Sunday, 22 September 2013

The Bunker: Morgana and Agamemnon

Today is the last day of my stay-at-home holiday, and I have just got back from another trip to the Big Smoke, to see 'Limbo' at London Wonderground.

I booked it ages ago, (and have to say the lovely people at the Southbank centre were very helpful, when I needed to change the date of my ticket)

The BunkerAs I expected to have the afternoon to spare in London, before seeing the show, I also booked a ticket to see 'The Bunker: Morgana and Agamemnon', at the Southwark Playhouse (I didn't realise until afterwards that it was the last but one performance) - I was very favourably impressed.

The plays are set in a WW1 trench, and inspired by legends - 'Morgana' by Arthurian legends, and 'Agamemnon' by the story of Clytemnestra and her lover's murder of Agamemnon.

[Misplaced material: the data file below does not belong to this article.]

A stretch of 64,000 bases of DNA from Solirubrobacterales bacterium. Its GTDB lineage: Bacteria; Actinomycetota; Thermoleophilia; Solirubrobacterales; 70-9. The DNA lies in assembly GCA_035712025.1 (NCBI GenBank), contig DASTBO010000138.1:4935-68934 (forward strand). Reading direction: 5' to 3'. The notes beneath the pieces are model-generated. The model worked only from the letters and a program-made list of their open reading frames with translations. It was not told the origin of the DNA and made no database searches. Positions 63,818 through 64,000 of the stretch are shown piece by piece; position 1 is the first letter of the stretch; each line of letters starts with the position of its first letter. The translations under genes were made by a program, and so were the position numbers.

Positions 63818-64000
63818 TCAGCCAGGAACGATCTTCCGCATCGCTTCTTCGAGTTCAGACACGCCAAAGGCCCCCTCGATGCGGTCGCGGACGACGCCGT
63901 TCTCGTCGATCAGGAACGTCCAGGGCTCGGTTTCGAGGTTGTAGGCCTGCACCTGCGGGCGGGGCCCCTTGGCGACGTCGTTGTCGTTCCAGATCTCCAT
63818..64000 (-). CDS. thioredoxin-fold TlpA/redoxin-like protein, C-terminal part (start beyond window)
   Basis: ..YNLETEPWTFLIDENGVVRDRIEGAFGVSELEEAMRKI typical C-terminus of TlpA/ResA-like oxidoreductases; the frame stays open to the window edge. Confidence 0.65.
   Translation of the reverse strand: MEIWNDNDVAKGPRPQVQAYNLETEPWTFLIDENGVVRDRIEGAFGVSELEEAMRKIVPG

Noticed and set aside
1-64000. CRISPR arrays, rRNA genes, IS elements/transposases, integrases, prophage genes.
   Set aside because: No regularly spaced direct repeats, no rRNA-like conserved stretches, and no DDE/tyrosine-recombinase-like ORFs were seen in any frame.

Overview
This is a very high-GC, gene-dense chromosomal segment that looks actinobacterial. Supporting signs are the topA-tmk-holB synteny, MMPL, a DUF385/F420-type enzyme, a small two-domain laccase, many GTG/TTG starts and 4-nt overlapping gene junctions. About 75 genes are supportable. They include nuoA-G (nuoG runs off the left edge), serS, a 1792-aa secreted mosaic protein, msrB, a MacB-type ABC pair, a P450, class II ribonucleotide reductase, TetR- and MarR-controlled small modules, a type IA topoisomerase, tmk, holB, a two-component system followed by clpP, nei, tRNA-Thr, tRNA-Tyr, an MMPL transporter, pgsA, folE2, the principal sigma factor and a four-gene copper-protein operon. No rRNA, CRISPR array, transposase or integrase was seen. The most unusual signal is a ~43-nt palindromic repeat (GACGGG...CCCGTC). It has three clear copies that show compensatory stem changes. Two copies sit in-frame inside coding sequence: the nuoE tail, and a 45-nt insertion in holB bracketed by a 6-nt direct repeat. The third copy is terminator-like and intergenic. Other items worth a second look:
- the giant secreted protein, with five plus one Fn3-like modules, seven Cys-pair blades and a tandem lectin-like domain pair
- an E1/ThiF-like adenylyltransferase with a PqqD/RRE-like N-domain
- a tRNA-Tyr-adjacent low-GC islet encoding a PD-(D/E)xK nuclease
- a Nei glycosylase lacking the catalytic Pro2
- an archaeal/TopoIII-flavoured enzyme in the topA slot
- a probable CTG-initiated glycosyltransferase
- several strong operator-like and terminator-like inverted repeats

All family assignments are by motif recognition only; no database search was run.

The performance takes place in a very small space, in which the audience sits on wooden benches around the edges of the performance space, so it's both intimate and somewhat claustrophobic.

'Morgana' features 3 young soldiers - the only survivors of 13 school friends, who as boys at their Tintagel school adopted the names of King Arthur and his knights. Those remaining, Arthur,(Dan Wood) Lancelot (Sam Donnelly) and Gawain (James Marlowe) while away the time in the trenches with songs, jokes and reminiscence, and the enigmatic Morgana / Gwen (Serena Manteghi). There was a particularly strong performance from James Marlowe as the innocent Gawain, and despite the tragedy of the setting, and the multiple betrayals which unfolded, there was also a lot of bleak humour. (and some audience participation with the singing!)

I felt that the second play, Agamemnon, was weaker, although still gripping. It was left deliberately unclear how much of the action involving 'Clytemnestra' and 'Aegisthus' was flashback, how much was 'Agamemnon's' imagination, brought on by his wounds, shell shock and guilt.

Very well worth seeing.

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